Michael A. Martorelli, CFA, is a director at Fairmount Partners, West Conshohocken, Pennsylvania, and adjunct professor of finance at Philadelphia University.
Adapted from a lecture by the author and a follow-up discussion with eminent economists, this book includes an analysis of the South Sea Bubble and the application of the author’s new economic model to that and similar episodes. Open-minded investors would benefit from the book’s insights on speculative trading bubbles.
This thorough, fascinating account of the international conference that culminated in the 1944 agreement to maintain stable exchange rates skillfully places it in its economic and geopolitical context. Although the author presents no boldly original interpretation of Bretton Woods, he offers excellent insight into the tribulations of the key players.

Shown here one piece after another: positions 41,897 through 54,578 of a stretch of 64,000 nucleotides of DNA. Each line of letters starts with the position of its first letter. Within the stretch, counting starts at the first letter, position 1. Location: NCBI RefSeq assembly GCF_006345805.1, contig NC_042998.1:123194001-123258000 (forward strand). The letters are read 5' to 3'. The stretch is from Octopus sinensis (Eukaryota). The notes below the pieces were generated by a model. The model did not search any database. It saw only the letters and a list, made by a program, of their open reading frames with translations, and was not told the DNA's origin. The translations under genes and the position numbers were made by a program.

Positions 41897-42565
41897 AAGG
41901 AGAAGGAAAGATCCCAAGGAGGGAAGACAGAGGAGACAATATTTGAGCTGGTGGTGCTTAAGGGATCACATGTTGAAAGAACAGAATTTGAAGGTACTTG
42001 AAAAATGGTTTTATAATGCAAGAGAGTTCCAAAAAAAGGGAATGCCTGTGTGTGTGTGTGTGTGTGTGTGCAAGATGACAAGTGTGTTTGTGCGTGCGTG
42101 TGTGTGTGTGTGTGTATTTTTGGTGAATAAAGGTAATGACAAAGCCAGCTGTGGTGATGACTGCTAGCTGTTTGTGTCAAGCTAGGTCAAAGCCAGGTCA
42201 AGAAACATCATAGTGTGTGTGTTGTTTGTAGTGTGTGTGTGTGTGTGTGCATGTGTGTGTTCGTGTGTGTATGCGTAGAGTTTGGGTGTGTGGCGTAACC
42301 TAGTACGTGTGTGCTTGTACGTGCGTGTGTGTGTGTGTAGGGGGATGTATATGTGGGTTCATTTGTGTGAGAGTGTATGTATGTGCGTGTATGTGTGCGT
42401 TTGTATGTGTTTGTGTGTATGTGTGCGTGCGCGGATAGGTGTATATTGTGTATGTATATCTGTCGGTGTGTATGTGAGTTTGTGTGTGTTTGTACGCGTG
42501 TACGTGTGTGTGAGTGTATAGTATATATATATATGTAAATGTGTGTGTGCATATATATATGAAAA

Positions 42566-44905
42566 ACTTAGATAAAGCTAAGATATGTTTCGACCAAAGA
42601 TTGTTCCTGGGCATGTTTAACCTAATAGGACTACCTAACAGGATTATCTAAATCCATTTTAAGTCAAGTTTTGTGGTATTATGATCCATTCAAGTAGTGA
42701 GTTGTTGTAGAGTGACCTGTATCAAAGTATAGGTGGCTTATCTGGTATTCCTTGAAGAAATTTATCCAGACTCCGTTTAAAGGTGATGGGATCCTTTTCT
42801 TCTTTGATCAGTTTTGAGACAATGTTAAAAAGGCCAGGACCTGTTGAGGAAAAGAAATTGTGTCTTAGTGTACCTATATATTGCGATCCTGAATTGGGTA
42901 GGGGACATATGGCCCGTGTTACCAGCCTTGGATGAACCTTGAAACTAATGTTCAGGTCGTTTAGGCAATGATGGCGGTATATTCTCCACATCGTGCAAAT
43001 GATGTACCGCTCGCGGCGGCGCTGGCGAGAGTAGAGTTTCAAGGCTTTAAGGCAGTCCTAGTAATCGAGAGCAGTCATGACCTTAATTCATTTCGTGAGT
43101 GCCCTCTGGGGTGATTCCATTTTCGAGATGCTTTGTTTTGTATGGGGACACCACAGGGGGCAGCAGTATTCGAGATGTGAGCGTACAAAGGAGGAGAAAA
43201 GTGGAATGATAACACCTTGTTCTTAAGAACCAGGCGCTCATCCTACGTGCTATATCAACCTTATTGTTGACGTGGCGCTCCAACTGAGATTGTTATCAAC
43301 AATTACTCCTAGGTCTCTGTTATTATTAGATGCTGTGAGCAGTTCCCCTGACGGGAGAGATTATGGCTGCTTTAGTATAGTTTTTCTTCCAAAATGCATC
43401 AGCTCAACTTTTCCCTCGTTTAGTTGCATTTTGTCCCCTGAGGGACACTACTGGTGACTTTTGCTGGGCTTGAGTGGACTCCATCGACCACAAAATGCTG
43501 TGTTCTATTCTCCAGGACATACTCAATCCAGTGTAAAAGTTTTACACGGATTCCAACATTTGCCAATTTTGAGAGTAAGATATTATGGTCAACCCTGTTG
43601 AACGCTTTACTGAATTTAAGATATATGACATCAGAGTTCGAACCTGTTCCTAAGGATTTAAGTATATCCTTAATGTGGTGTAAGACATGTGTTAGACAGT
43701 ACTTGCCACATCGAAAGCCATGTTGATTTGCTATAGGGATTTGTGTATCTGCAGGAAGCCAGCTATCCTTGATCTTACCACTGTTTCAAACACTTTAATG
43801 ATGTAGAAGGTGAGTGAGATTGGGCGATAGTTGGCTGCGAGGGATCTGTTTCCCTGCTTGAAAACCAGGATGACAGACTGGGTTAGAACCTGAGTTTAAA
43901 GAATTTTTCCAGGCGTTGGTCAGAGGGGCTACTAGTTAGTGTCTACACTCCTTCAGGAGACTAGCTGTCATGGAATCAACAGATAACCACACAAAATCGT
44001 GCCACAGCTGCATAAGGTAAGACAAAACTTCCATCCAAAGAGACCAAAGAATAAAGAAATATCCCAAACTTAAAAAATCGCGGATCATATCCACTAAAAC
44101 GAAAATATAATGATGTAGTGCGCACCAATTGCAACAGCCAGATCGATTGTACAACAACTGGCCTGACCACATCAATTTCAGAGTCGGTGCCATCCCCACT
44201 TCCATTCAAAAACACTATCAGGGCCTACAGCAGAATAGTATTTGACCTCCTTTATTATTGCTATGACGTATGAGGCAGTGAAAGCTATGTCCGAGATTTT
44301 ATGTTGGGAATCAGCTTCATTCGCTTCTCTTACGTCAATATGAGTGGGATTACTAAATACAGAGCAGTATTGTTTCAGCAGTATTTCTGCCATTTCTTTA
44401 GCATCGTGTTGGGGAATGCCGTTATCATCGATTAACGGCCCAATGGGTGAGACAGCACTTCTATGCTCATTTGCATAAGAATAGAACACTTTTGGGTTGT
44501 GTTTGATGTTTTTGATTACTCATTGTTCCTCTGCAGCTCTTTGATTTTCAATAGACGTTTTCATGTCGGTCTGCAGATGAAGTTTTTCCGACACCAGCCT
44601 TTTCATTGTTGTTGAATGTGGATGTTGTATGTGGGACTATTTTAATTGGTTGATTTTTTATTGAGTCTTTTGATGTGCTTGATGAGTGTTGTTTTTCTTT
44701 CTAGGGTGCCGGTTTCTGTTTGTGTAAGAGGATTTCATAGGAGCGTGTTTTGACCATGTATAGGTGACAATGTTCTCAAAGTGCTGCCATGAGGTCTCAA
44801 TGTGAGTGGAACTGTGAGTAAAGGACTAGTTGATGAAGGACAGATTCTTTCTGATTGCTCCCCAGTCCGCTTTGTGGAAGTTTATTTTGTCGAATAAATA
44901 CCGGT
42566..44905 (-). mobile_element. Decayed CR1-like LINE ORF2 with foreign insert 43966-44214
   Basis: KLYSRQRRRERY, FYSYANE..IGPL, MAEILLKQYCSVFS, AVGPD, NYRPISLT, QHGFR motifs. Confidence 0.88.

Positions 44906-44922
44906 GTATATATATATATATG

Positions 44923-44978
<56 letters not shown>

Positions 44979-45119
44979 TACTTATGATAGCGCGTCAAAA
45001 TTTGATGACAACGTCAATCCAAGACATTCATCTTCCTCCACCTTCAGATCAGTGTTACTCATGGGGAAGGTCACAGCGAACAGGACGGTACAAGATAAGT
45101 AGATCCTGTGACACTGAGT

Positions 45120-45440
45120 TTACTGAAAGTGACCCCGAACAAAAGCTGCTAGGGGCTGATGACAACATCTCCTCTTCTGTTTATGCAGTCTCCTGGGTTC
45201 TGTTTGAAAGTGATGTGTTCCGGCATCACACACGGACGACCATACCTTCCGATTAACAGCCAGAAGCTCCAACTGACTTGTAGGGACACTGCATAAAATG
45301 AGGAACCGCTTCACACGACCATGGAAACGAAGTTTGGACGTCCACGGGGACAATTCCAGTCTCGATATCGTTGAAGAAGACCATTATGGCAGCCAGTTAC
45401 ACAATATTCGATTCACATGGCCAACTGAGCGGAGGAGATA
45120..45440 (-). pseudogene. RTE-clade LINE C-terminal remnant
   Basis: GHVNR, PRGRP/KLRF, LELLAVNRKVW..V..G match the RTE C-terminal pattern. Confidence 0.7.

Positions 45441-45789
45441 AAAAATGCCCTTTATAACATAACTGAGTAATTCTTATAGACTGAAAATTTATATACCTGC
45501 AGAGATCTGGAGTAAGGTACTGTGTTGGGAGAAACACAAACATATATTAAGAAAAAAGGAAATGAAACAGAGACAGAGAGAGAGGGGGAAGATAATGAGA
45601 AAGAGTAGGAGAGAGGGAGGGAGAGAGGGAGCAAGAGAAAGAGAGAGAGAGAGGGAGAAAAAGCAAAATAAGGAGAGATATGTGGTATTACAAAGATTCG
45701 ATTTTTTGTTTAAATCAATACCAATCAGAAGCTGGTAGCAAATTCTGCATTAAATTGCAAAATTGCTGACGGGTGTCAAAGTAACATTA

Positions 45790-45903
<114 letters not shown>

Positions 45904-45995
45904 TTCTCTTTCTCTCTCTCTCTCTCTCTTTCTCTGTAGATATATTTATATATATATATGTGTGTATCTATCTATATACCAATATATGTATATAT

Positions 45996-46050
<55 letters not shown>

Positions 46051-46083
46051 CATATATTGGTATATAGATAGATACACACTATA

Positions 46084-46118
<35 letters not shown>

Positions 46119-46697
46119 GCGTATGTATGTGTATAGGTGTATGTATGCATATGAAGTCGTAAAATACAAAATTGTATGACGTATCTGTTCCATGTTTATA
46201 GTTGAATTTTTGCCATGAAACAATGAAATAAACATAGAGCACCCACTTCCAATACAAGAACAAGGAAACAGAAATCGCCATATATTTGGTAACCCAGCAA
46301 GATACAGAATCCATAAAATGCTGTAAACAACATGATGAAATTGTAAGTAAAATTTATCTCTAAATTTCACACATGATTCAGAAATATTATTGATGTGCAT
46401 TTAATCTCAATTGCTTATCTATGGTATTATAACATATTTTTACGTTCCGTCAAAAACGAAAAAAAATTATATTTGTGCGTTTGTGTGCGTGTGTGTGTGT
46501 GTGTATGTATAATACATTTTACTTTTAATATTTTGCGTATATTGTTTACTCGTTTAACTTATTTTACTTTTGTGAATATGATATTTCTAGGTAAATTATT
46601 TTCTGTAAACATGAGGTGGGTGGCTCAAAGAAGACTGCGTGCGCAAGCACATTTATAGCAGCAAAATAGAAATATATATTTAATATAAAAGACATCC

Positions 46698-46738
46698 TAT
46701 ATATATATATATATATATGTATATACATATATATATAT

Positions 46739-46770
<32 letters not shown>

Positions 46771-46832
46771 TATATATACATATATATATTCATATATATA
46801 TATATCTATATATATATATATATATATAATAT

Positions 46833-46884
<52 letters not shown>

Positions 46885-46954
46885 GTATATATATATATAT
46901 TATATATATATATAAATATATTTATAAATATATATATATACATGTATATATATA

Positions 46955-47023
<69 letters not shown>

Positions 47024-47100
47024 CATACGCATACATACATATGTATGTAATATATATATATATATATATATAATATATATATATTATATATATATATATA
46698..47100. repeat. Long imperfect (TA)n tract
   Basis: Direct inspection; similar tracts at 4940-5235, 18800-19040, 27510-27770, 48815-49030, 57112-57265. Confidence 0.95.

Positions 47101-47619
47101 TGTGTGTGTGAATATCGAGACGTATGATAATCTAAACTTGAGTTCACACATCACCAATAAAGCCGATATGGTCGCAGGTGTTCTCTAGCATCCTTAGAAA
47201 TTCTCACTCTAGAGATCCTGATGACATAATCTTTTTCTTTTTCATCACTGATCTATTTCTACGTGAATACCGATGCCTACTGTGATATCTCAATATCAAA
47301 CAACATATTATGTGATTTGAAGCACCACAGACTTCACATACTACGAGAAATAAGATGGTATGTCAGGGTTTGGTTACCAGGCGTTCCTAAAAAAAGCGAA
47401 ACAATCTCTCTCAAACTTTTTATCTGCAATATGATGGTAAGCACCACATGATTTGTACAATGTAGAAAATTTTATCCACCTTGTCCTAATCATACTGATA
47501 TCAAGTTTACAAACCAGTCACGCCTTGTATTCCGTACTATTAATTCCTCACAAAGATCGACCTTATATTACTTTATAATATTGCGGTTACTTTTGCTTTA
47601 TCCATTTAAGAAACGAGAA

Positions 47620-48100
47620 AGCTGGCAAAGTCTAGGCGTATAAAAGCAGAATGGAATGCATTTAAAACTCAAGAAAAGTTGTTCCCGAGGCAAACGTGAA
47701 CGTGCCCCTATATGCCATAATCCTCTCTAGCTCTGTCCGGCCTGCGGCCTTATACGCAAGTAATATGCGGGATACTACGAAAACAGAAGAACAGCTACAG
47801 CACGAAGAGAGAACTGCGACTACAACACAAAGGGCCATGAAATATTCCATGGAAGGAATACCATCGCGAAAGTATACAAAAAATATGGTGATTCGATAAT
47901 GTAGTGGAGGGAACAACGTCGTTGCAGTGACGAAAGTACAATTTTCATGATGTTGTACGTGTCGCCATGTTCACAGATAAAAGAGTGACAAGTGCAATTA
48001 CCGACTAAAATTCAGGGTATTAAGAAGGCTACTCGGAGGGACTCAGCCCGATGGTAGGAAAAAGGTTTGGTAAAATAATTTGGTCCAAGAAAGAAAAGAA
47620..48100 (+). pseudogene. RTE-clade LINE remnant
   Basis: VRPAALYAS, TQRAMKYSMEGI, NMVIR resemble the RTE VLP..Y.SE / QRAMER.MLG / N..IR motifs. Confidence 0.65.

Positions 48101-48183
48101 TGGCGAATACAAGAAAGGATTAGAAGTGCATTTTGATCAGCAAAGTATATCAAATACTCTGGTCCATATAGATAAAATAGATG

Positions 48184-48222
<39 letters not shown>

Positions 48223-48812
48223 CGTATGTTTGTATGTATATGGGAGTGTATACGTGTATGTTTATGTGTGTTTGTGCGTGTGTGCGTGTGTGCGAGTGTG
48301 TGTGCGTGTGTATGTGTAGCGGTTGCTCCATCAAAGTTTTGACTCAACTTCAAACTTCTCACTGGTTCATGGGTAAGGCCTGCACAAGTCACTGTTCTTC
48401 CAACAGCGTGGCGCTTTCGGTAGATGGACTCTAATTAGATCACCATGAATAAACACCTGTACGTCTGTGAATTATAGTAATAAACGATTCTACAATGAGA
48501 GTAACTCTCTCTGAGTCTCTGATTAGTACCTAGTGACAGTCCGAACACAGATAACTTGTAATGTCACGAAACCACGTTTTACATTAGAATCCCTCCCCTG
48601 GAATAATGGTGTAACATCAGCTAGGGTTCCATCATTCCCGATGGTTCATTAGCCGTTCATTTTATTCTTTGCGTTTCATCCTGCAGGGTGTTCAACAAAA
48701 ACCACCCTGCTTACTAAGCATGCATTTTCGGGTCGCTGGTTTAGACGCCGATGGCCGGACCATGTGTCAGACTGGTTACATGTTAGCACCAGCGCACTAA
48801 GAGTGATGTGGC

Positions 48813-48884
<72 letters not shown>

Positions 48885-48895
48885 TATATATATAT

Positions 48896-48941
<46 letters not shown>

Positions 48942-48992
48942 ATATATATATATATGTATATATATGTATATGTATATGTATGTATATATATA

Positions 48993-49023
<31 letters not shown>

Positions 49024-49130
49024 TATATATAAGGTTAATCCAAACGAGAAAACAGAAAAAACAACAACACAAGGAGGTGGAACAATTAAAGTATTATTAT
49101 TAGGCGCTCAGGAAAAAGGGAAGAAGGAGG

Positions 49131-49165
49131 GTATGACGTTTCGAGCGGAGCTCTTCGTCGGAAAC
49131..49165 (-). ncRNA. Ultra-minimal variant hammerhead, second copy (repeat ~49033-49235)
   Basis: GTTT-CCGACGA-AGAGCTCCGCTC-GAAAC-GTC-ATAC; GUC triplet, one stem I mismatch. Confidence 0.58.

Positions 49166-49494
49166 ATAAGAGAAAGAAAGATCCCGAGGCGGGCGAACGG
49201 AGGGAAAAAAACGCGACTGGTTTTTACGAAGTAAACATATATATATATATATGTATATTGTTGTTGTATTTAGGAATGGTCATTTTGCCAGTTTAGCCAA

Walter A. Friedman tells the captivating story of some pioneers of what many still call the “black art” of economic forecasting and credits them with inspiring succeeding generations of forecasters who may or may not have raised the art to a science.
With a focus on value investing, this book is full of useful discussions of such topics as creditworthiness, market efficiency, diversification, and financial accounting. It is primarily aimed at investors interested less in trying to predict near-term earnings and the temporal movements of stock prices than in management’s ability to maximize the value of corporate assets.
Throughout this long and multifaceted work on the recent financial crisis and its aftermath, Professor Blinder demonstrates that he is the rare academic economist who writes clearly about a complicated topic, clarifying complex issues for readers who remain confused about what happened. Some readers may find his proposed remedies problematic.
In this comprehensive historical analysis of several decades’ worth of decisions to bail out troubled banking firms, the author suggests that the 2008–09 interventions were ill conceived and inadequately justified. He argues that misguided government policies were largely responsible for the financial crises that necessitated such bailouts.
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